ISP honors its fallen
LOWELL — Indiana State Police Probationary Trooper Lewis E. Phillips of Michigan City was 24 when he died in a crash while responding to another’s trooper’s call for assistance in 1975.
Trooper Robert O. Lietzan, a Westville native, was 31 when he was fatally shot by a suspect in rural Franklin County in 1961.
The two La Porte County natives are among a total of 46 members of the Indiana State Police, men and women, who have died in the line of duty since the department’s inception in 1933.
On Friday, the ISP Lowell Post conducted its annual memorial service to honor those members of the department who gave their lives while serving.
Troopers were brought to attention and prepared for roll call by Lowell Sgt. Dan Leslie before members of the North Region Honor Guard displayed the national and state flags. Lt. Terry Gose, commander of the Lowell District, and First Sgt. Terrance Weems, assistant district commander, then read each fallen member’s name, along with a description of the circumstances surrounding their deaths.
Phillips, appointed to the former Dunes Park District was five days of completing one year as a probationary trooper when he responded to a call for assistance from a fellow trooper who was pursuing a suspect. Phillips was traveling on U.S. 20 when his patrol car crested a hill and collided with a semi truck that was making an illegal U-turn. Trooper Phillips died at the scene on April 16, 1975.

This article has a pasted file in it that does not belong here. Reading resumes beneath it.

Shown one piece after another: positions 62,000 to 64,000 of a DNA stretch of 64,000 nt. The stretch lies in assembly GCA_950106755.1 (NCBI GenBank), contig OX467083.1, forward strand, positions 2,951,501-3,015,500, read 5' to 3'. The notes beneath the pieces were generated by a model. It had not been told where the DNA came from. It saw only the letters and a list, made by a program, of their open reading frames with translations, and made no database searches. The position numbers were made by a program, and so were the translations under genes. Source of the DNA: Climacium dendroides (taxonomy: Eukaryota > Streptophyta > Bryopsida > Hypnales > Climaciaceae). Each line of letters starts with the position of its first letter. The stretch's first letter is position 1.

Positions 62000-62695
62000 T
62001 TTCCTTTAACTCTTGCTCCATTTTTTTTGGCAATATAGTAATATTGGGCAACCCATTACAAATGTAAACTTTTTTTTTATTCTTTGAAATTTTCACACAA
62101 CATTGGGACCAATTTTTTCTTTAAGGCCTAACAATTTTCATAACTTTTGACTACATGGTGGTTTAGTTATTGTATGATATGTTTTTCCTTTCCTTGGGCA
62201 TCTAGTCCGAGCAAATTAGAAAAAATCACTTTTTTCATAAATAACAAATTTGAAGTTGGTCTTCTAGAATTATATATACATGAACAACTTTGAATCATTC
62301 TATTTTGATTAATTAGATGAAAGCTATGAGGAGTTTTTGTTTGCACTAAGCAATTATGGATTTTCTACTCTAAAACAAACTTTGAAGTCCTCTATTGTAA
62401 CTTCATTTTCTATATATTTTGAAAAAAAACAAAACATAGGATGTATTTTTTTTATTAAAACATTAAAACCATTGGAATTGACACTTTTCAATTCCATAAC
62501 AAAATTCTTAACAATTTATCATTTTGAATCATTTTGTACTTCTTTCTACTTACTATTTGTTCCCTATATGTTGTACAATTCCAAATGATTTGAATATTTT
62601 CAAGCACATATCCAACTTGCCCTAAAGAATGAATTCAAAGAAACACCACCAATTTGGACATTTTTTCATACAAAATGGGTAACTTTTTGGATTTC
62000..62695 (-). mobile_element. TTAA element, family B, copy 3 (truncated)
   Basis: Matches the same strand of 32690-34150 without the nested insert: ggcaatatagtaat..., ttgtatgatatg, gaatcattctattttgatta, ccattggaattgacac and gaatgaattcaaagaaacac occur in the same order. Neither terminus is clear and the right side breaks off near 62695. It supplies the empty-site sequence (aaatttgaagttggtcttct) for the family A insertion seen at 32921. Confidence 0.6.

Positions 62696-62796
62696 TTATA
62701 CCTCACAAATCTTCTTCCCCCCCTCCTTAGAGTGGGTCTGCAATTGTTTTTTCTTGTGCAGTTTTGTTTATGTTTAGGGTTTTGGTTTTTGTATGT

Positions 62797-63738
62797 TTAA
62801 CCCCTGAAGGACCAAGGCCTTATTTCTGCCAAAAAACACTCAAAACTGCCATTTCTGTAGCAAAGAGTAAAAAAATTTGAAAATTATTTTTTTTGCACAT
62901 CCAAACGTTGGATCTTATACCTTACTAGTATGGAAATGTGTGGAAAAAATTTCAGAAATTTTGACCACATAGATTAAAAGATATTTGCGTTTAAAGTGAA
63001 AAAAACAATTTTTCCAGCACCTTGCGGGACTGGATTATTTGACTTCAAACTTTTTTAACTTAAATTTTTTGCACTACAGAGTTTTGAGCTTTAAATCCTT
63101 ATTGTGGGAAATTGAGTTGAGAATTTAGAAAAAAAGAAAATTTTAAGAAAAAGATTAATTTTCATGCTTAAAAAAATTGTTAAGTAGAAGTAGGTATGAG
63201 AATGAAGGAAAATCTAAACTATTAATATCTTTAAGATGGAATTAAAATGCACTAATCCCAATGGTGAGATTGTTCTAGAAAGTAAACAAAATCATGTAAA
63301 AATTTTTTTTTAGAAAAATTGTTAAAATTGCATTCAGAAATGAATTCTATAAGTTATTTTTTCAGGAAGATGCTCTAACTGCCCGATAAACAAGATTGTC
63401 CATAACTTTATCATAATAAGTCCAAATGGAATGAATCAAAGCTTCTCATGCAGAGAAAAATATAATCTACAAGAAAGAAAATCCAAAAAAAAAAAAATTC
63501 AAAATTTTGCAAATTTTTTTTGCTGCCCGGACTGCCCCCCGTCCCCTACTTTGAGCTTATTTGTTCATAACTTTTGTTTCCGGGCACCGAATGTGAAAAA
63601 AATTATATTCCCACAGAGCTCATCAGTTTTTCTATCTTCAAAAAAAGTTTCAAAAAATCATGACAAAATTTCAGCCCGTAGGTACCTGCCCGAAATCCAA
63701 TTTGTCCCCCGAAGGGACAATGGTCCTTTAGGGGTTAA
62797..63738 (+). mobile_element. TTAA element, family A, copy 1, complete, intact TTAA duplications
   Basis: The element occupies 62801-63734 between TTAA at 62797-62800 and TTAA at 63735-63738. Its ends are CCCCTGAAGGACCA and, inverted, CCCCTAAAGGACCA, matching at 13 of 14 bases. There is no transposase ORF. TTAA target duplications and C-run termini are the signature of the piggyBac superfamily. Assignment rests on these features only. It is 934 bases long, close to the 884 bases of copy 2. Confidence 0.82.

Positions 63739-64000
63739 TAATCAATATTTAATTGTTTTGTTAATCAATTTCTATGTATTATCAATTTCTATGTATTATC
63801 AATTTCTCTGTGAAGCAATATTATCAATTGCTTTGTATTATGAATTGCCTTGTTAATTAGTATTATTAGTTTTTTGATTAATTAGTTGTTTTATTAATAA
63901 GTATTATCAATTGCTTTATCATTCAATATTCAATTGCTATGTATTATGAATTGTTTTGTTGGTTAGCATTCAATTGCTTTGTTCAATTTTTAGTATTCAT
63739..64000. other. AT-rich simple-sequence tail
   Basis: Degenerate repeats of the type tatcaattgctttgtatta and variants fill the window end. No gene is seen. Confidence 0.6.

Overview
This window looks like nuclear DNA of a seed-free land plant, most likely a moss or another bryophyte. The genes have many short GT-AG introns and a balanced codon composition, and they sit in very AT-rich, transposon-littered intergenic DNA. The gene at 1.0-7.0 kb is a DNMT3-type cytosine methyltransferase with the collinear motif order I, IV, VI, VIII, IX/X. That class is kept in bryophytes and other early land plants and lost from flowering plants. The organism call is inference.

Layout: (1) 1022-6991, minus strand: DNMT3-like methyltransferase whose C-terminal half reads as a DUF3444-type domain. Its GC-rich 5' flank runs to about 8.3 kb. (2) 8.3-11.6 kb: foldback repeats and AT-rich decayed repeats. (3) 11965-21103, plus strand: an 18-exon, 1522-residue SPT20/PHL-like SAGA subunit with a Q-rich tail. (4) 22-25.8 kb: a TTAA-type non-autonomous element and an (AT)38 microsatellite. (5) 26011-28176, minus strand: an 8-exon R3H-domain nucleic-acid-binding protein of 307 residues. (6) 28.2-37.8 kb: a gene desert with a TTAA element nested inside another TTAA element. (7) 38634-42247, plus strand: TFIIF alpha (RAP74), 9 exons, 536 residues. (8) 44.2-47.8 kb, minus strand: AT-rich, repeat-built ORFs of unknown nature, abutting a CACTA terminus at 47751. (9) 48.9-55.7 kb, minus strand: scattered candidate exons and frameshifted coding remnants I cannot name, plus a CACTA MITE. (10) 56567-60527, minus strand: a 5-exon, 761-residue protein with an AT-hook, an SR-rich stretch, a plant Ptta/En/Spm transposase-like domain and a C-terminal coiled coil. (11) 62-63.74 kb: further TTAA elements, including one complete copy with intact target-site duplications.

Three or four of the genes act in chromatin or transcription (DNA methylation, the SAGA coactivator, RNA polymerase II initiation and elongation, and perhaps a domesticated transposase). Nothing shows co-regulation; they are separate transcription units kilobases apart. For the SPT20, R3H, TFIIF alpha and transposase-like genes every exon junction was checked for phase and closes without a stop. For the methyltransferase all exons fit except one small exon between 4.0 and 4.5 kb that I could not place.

Lietzan was appointed to the Connersville District on Aug. 16, 1961. Eight years later, he was responding to a complaint of a man firing shots at a family in a camping area in rural Franklin County. He and other police officers arrived on the scene to find the suspect in a barricaded position.
As police called for the suspect to surrender, he fired several shots into the group of officers, fatally wounding Lietzan, who died on March 30, 1969.
After the names of the fallen officers were read, the Lake County Sheriff’s Pipes and Drums Corps played the bagpipes to the tune of “Amazing Grace”; and “Taps” was performed by First Sgt. Brian Schnick.
Since the early days of the Indiana State Police, memorial services have been held each May at all district posts to perpetuate the memory of those who have died in the line of duty, according to Master Trooper Glen Fifield.
“The service serves as a means of paying tribute to those who died in the line of duty, that their sacrifice was not made in vain, and as a reminder to those of us left behind that we should strive to maintain the level of professional service to the public our departed comrades so unselfishly gave their lives for,” he said.
The first ever memorial service was held on Memorial Day 1943 at the former Ligonier Post in northern Indiana.
For a complete list of Indiana troopers killed in the line of duty and a summary of their deaths, visit the Indiana State Police website at in.gov/isp and click on the In Memoriam link under About ISP on the left side of the page.
—From staff reports